Willie Walsh say's that anybody who believes the above is living on cloud cuckoo land, does he say that because he has to for the sake of the IAG share price? or does he say it because he knows there's going to be a deal?
Well, he runs a Spanish airline, so may not be too nervous about the situation. Wiki for IAG: https://en.wikipedia.org/wiki/Intern...Airlines_Group

I admit I don't know the intricacies of cross-border holdings in Europe, but I suspect they could get their situation sorted a lot easier than some others.

That said, I'm pretty sure (well, at least hopeful...), that there will be a deal.
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Old 21st Apr 2018, 01:10
  #109 (permalink)  
 
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Originally Posted by polax52 View Post
Prior to open skies in Europe, Airlines such as Monarch or Britannia were only able to run charter flights to agreed holiday destinations. They could not just say we're now going to operate a scheduled service from e.g. Gatwick to Malaga. The bilateral that would exist between the UK and Spain would be the agreement that BA can fly a certain number of scheduled services to Madrid and in return Iberia could run a certain number of scheduled services to London. It is that level of relationship we'll start at when Britain leaves the EU.

I agree with your first reply to me that this is unlikely to happen because at any cost we must obviously have a deal with the EU. If not the following Airlines, to name a few, would almost certainly be bankupt;

DHL UK
Flybe
Jet 2
Easyjet UK

Ryanair in the UK would stop operations

If somebody could tell me that there is some other Bilateral arrangement that I don't know about then I'd be pleased to hear it, because I want to be wrong. If I'm right then for this reason alone, a no deal Brexit is unacceptable.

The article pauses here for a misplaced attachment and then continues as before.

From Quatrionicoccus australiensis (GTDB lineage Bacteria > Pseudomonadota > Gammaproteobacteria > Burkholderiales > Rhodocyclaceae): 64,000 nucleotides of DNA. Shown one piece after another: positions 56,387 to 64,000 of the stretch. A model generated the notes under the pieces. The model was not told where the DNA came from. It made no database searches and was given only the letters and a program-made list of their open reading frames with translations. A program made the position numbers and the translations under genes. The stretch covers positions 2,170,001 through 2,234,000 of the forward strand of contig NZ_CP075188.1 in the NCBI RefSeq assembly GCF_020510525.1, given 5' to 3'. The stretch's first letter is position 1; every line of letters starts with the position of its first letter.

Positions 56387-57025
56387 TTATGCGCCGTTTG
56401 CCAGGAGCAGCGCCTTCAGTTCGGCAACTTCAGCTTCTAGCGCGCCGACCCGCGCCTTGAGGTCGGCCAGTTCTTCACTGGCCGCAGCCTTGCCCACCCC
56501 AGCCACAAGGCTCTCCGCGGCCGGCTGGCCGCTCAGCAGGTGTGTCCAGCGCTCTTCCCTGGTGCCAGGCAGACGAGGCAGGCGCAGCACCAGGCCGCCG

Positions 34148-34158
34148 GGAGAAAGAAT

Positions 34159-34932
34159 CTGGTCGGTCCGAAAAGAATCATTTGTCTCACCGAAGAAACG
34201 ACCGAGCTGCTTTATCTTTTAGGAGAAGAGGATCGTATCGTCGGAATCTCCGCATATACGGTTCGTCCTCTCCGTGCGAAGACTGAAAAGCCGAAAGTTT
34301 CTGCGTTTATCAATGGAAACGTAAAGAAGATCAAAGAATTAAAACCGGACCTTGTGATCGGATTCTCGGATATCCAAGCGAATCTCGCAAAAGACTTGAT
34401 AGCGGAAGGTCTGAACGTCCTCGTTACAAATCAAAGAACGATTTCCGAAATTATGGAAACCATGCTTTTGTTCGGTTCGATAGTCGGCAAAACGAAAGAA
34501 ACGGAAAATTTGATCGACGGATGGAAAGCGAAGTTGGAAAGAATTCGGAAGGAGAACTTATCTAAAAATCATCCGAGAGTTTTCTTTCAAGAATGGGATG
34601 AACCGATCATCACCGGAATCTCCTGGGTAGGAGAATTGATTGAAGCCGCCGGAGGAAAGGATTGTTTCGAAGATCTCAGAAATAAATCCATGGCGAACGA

Willie Walsh say's that anybody who believes the above is living on cloud cuckoo land, does he say that because he has to for the sake of the IAG share price? or does he say it because he knows there's going to be a deal?
It seems likely that keeping planes flying will become a bigger issue than the Irish border by the end of this year. Airlines operate on such fine margins and require such high rates of cash flow that just the suggestion of groundings may cause a hiccup in reservations and possible subsequent insolvencies.
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Old 21st Apr 2018, 03:25
  #110 (permalink)  
 
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zerograv

Could be you should check out the IAA Part-FCL licence transfer programme. Looks like the way to go for a lot of UK CAA licence holders.

Irish border question could kill any possible Withdrawal Agreement and hence Transition Agreement, resulting in UK crashing out of the EU, midnight, 29 March 2019. I'd guess you'd want to be ahead of the herd, rather than trampled underfoot?
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Old 21st Apr 2018, 09:04
  #111 (permalink)  
 
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Highcirrus

Thanks for the link. I will check that possibility.
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Old 22nd Apr 2018, 08:53
  #112 (permalink)  
 
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As I understand, irrespective of everything, the UK pilot licence will still be an ICAO licence after brexit right?
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Old 22nd Apr 2018, 09:11
  #113 (permalink)  
 
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Yep, but i guess the CAA have some significant work in transitioning from an administrative back to a regulatory organisation.

Alos, a bit screwed flying for a European AOC if you dont hold an EASA licence. Dont see many FAA licence holders flying for European carriers do you? But an FAA ticket is an ICAO licence surely?

Estimated 1400 Brexit voters shuffling on a day at the moment. My prediction is we will be exited for 5 years max before the political landscape swings back and Gen X takes its pound of flesh through a reintegration referendum.
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Old 26th Apr 2018, 17:41
  #114 (permalink)